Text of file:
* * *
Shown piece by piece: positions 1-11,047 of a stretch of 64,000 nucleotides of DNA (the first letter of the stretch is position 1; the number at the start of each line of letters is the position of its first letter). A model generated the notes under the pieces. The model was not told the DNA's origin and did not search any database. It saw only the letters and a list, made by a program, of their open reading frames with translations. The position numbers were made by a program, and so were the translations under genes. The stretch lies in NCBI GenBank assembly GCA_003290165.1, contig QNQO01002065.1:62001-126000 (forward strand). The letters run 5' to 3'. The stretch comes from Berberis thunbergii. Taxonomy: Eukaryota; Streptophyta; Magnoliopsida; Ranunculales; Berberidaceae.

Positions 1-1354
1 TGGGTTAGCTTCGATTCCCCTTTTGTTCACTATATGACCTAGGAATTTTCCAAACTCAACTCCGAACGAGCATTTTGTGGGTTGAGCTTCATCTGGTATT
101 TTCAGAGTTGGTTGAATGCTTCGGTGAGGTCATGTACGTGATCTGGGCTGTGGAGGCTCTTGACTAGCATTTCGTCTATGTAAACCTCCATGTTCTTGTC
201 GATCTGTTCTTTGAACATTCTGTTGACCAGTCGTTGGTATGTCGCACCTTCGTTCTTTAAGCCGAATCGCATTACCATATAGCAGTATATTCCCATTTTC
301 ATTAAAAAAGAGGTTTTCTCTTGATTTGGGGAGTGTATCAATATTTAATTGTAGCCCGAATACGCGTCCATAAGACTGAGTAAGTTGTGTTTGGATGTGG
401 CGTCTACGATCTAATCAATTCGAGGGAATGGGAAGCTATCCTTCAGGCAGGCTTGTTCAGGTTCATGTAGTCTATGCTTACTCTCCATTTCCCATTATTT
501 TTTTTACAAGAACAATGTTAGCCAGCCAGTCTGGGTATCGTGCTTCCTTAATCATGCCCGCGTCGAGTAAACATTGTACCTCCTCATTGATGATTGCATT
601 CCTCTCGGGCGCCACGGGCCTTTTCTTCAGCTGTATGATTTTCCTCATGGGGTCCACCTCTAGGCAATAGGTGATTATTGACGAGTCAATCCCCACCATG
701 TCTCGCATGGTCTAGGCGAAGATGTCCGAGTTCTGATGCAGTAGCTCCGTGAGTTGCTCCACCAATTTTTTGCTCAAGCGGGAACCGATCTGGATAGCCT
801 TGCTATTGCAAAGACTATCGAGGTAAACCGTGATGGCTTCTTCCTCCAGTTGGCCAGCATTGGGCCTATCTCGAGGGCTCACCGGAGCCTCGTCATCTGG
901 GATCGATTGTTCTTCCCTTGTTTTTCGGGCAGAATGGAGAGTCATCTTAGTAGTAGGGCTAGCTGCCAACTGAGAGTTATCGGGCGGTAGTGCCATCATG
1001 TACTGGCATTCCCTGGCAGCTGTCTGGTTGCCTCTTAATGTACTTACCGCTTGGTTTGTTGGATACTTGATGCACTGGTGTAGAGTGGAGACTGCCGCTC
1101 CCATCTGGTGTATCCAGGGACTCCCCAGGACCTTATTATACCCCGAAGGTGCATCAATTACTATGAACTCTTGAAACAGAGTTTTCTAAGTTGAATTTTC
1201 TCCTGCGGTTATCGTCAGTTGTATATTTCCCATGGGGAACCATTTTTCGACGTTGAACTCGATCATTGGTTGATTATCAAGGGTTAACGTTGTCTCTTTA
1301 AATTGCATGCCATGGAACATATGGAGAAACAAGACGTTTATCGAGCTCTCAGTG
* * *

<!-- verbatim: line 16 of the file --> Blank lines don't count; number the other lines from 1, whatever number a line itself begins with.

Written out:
1301 AATTGCATGCCATGGAACATATGGAGAAACAAGACGTTTATCGAGCTCTCAGTG